Banish Summertime Blahs With Homemade Toys

One might be a little noisy, another might be a little messy, but all of these homemade toys have one thing in common: they're fun!

| July/August 1980

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    Take a couple industrial-sized tin cans with one end removed, a can opener (to punch a couple holes at the closed end), and a couple pieces of rope and you have can have yourself a pair of tin can stilts.
    MOTHER EARTH NEWS STAFF
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    If you're handy with a saw and tape measure, your homemade toys could be a set of wooden blocks.
    ILLUSTRATION: MOTHER EARTH NEWS STAFF
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    Instead of modeling clay, make your own modeling dough with flour, salt, and water.
    MOTHER EARTH NEWS STAFF
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    Two variations on a theme: Can you swing all the rings out into the air and catch them on the stick? Can you catch the puff ball in the plastic jug? 
    MOTHER EARTH NEWS STAFF
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    Old denim, buttons, string, a broom handle, and rags or other material for stuffing can become a hobby horse.
    MOTHER EARTH NEWS STAFF

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Here are four ideas for homemade toys you can put together yourself with a little manual dexterity and a minimal investment in materials. 

"Yipee-I'm Bigger-Than-You-Are" Tin Can Stilts

They're a little noisy, maybe ... but these down home walkers will occupy children for hours at a time. To make them, you'll need a couple of large vegetable or juice cans. (The institutional-sized metal containers are best ... you might be able to find some free-for-the-taking leftovers at a local restaurant.) Cut one end completely out of each can and leave the other intact. Then using a large can opener or a screwdriver punch two holes (opposite each other) in the sides of the container, at its closed end.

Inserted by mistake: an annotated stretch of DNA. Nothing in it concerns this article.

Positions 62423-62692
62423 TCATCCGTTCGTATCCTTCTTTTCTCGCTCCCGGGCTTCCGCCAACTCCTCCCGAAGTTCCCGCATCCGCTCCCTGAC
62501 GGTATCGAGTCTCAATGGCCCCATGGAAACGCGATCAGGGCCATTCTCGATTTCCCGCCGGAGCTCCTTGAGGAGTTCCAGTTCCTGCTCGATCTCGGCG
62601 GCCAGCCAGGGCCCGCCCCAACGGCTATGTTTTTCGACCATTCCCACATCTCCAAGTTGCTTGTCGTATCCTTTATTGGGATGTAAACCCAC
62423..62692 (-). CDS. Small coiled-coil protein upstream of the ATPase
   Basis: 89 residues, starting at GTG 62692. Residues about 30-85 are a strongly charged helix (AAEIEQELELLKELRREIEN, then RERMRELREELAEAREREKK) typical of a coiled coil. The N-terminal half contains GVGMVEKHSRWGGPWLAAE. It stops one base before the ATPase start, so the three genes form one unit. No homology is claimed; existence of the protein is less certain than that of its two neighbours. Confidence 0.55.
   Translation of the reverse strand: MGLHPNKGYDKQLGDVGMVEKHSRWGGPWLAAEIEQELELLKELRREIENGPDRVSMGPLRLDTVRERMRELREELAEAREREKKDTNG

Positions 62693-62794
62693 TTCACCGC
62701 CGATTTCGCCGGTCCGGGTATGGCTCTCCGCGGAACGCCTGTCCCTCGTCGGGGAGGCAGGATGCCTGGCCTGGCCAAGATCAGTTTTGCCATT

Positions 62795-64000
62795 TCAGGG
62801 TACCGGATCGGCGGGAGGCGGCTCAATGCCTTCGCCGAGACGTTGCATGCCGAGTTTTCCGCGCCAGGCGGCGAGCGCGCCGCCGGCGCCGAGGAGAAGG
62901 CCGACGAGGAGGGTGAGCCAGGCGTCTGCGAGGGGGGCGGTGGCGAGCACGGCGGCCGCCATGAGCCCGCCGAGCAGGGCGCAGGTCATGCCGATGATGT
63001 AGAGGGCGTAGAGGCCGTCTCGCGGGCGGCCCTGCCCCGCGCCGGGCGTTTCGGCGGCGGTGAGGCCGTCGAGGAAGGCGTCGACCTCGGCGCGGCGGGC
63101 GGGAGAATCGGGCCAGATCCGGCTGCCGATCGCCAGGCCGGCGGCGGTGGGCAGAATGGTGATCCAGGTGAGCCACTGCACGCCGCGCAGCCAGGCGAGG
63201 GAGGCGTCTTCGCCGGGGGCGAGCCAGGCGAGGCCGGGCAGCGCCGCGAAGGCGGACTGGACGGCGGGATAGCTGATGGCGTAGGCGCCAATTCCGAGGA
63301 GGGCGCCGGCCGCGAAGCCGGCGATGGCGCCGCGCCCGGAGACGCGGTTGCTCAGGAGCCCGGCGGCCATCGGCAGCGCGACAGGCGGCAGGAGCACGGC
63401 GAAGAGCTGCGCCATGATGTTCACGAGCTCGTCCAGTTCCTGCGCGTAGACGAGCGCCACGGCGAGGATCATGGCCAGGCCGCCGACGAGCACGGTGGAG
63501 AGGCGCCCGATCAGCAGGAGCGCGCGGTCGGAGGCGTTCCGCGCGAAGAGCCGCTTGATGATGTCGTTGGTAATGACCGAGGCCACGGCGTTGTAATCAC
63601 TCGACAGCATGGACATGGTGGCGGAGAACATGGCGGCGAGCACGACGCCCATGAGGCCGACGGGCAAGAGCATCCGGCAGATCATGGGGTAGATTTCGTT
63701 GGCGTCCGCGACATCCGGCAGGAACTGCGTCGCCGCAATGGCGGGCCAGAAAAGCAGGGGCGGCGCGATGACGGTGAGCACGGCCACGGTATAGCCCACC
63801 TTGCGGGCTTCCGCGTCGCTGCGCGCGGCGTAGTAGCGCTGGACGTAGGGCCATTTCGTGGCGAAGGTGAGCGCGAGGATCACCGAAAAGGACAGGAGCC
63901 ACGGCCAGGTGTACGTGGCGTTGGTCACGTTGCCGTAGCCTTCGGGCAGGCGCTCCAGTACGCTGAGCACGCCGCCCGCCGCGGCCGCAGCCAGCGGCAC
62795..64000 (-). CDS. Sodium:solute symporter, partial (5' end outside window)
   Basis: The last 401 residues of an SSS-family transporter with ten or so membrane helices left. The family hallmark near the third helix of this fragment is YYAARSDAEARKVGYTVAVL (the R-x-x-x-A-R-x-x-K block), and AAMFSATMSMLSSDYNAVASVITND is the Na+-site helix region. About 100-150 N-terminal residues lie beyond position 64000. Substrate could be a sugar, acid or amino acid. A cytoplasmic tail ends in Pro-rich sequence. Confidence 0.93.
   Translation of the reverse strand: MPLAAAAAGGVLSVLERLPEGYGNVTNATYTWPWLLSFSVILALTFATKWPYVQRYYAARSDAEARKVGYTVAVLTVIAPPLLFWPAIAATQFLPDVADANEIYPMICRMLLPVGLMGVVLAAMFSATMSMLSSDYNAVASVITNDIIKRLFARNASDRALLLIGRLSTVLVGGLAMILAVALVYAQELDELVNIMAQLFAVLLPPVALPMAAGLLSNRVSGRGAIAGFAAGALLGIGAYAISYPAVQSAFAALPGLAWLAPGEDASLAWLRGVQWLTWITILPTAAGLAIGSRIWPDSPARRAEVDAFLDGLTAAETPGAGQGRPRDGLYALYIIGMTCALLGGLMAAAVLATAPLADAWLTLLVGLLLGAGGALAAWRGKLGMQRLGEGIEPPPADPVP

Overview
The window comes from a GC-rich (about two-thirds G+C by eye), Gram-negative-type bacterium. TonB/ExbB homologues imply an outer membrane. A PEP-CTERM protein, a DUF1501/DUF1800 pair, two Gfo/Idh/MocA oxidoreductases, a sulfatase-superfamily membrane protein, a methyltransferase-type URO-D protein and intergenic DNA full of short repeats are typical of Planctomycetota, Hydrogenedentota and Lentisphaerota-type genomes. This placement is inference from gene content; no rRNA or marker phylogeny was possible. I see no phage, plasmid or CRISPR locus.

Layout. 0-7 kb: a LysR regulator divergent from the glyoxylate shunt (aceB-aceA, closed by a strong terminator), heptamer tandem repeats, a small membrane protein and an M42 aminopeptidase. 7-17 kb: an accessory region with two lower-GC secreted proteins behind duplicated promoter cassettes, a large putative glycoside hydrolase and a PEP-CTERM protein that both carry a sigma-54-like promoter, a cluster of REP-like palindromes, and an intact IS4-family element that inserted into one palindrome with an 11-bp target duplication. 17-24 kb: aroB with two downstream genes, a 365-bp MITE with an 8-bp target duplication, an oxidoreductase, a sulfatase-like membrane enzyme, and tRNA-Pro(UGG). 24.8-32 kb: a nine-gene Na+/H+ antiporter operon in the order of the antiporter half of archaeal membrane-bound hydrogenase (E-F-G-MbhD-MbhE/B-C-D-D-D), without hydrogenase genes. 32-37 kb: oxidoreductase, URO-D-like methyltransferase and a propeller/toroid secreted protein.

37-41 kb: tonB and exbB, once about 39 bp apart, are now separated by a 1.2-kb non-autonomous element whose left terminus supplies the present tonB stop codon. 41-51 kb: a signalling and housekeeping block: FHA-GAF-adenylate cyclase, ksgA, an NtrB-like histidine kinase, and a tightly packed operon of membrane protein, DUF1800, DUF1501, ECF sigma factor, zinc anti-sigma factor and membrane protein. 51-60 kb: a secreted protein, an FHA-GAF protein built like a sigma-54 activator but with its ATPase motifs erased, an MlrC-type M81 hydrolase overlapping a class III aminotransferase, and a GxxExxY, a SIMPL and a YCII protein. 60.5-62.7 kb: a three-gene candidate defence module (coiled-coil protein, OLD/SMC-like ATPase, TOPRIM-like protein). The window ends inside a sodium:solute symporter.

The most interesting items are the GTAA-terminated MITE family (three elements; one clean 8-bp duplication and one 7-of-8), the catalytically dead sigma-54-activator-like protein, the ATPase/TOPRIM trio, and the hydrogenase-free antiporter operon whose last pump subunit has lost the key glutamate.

You can then make simple handles for the stilts, using two pieces of rope, each of which should measure about four feet long (the length will vary, depending on your child's height). Thread each line through the holes in the can, tie its ends together in a loose knot, and see whether your young "skywalker" is able to grasp the ropes while standing up straight on top of the cans. When the length is right, just tighten the knots, and presto, you have a custom made pair of stilts.

An Indian Game

This traditional native American toy is easy to make ... and it's bound to have everyone in the family trying his or her luck at it.



You'll need a straight stick (about one foot long), a four foot length of heavy twine, and seven large rings. (You can make the hoops—which would measure about three inches in diameter—by bending thin rawhide strips or pliable tree branches into circles, and tying each one up with string ... or you might want to use canning jar rings and open metal screw lids to save time.) Secure one end of the string to the stick near its tip and then thread six of the rings onto the cord. The seventh hoop should be fastened to the end of the line ... so it will keep the other rings from sliding off.

The object of the game is to swing the string out and cause the hoops to fall onto the upright stick. Allow each person two or three tries ... and the winner will be the one who scores the most "dead ringers." Sounds simple, huh? Well, just wait till you try it!






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